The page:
Plant type: Flower
Soil type: Loamy
Soil pH: Slightly Acidic to Neutral
Bloom time: Spring
Sunny, yellow daffodils are a wonderful sign that spring has arrived! Plant the bulbs in the fall and they will bloom in late winter or early spring. Daffodils are hardy and easy perennials to grow in most areas in North America, except Southern Florida.
Their attractive flowers usually bear showy yellow or white flowers with six petals and a trumpet-shape central corona. Leafless stems bear between 1 and 20 flowers; sometimes the flowers need to be staked so that they don't weigh down the stems.
Daffodils are suitable for planting between shrubs or in a border, or for forcing blooms indoors. They also look wonderful in a woodland garden and in large groves. You'll find that many gardeners plant the bulbs not just by the dozens but by the hundreds! Their flowers are excellent for cutting.
Select a site that offers full sun or part shade. Most daffodils tolerate a range of soils but grow best in moderately fertile, well-drained soil that is moist during the growing season. Many of the popular species prefer neutral to acidic soils, but some prefer slightly alkaline soils, so consult your nursery.
- Select high-quality daffodil bulbs that have not dried out. The larger the bulb, the better.
- Plant bulbs in the fall—about 2 to 4 weeks before the ground freezes.
- Plant bulbs 1-1/2 to 5 times their own depth. Where winters are severe, make sure there is at least 3 inches of soil covering the bulb.
- Daffodils will tolerate some crowding but prefer to be spaced 3 to 6 inches apart.
- It may help to sprinkle a little bulb fertilizer in the hole during planting.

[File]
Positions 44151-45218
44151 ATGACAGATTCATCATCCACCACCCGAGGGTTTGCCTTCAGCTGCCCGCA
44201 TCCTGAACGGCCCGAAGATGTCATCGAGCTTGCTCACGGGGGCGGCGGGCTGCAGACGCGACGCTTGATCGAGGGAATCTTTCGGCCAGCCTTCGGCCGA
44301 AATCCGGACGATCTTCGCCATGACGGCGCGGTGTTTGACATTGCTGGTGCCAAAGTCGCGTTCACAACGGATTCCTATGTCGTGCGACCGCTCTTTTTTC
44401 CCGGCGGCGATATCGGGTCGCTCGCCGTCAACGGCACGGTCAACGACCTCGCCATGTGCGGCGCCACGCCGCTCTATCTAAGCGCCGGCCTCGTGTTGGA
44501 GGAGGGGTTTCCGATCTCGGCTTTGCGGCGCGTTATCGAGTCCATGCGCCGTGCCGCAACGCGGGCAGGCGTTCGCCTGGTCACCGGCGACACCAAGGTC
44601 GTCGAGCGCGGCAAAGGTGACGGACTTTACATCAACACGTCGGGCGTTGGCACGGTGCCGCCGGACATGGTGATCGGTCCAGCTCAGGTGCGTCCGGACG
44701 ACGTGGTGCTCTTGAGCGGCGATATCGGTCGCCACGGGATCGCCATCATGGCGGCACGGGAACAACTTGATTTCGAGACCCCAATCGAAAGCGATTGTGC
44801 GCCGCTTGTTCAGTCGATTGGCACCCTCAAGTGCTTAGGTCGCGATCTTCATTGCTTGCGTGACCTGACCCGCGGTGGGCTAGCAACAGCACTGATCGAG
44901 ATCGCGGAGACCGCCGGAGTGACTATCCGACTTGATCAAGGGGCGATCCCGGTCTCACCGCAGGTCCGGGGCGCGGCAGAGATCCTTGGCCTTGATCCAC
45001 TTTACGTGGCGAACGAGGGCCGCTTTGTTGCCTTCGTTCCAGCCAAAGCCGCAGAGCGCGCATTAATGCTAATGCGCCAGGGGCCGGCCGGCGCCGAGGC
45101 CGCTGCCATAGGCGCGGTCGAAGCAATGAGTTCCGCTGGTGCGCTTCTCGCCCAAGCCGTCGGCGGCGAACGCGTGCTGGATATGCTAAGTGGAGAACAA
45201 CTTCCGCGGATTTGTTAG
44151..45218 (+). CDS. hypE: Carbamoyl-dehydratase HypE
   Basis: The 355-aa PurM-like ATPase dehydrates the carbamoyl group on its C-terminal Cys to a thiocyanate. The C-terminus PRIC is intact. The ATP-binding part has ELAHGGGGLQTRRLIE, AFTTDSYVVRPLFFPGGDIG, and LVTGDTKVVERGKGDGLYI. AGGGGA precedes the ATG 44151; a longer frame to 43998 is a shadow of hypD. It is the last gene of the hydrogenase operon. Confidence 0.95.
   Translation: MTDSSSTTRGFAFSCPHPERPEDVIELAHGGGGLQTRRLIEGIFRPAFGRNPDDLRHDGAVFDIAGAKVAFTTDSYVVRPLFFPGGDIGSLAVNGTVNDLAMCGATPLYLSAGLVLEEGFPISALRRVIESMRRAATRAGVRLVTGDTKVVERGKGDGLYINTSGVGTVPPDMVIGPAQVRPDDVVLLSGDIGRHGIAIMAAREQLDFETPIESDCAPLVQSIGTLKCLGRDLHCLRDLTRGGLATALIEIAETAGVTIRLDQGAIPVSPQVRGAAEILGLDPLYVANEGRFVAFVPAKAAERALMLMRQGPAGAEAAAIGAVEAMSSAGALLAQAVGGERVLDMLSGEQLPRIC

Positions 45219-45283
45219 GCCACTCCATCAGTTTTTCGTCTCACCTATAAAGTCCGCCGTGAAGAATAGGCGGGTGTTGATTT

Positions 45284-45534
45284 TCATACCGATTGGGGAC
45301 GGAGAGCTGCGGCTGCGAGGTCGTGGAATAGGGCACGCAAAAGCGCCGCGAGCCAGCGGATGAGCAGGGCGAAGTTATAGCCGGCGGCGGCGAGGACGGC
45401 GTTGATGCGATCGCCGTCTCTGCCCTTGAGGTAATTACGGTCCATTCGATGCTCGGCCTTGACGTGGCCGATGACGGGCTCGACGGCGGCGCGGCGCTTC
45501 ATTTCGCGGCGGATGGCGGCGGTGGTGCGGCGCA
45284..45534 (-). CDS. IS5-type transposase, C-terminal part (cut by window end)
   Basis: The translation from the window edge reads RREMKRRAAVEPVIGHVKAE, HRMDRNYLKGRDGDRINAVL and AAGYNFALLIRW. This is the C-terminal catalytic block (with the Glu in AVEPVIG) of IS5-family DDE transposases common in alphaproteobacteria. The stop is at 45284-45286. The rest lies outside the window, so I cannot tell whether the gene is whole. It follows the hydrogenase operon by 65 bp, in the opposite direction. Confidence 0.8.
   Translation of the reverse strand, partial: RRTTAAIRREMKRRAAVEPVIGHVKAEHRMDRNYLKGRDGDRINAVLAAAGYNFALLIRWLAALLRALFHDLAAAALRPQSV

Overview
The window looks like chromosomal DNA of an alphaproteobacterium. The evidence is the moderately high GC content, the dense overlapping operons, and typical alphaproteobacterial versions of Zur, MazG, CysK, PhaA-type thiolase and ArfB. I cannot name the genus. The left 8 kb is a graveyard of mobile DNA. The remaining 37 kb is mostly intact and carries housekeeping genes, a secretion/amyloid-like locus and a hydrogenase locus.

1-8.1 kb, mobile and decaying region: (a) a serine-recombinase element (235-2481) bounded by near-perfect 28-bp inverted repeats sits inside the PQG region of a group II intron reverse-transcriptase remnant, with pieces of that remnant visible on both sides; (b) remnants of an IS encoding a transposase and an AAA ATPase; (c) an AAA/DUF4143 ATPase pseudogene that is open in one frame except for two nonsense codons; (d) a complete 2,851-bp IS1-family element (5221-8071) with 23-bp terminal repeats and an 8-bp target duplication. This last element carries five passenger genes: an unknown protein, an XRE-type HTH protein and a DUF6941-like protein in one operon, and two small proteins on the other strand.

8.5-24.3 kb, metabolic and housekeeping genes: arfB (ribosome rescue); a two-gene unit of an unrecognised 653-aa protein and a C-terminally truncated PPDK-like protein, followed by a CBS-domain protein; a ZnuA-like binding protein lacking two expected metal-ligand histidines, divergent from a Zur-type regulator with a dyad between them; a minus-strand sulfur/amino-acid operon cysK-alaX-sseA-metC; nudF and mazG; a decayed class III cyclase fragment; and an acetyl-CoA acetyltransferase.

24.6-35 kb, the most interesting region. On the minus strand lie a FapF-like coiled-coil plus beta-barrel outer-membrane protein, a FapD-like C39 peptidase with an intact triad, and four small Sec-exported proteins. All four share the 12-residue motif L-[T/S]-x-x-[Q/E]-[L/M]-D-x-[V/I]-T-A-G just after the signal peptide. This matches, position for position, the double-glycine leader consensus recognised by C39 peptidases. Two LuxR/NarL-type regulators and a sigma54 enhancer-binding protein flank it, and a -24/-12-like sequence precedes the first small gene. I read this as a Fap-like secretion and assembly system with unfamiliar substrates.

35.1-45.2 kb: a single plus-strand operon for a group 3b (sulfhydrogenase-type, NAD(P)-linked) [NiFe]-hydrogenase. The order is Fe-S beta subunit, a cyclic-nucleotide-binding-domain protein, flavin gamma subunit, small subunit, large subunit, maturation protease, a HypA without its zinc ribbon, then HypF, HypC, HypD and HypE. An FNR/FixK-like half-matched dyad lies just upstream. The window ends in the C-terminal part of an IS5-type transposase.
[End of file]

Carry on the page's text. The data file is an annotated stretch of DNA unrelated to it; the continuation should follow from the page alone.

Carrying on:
- Resist the temptation to uncover spring-flowering plants such as daffodils and tulips. You can loosen mulch, but the shoots will still benefit from protection against cold, drying winds.
- Apply a low-nitrogen, high-potash fertilizer after flowering if bulbs are not performing.
- Water late-flowering daffodils in dry spring weather (flowers may abort in dry conditions).
- Deadhead plants as flowers fade (for neater garden appearance) and allow leaves to remain for at least 6 weeks.
- Lift and divide the clumps when flowering becomes sparse or the clumps congested.
- After they bloom in the spring, allow the plants to grow until they die off. They need time after blooming to store energy in the bulbs for next year.
- To remove the dead plants, either snip them off at the base, or twist the leaves while pulling lightly.
- Once daffodils and tulips have gone by, add bonemeal to the soil for next year's blooms.
Daffodils tend to resist deer, rabbits, squirrels, chipmunks, and other rodents (who do not like the taste of the bulbs in the Narcissus family).
The most common problems include large narcissus bulb fly, bulb scale mite, narcissus nematode, slugs, narcissus basal rot and other fungal infections, and viruses.
- 'Golden Ducat' is a double daffodil with pure yellow petals. It blooms in mid- to late season and grows 12 to 16 inches tall.
- 'Petit Four' is a good choice for a partially shady site. The flower has white petals with a double cup of apricot pink and grows 16 inches tall.
- 'Rip van Winkle' is miniature double daffodil that grows 6 to 8 inches tall and looks great in a grove with many others of its kind.
Wit & Wisdom
Chillier, but daffodillier.
–The Old Farmer's Almanac, 1991
- When cut, daffodils should be kept alone in a vase, as their stems secrete a fluid that promotes the wilting of other flowers. If you must combine them, soak them by themselves for as long as possible, then rinse them and add them to the arrangement last.
- Note that contact with the sap of daffodils may irritate skin or aggravate skin allergies.
That come before the swallow dares, and take
The winds of March with beauty.
–William Shakespere, The Winter's Tale
Credit: Roger Garber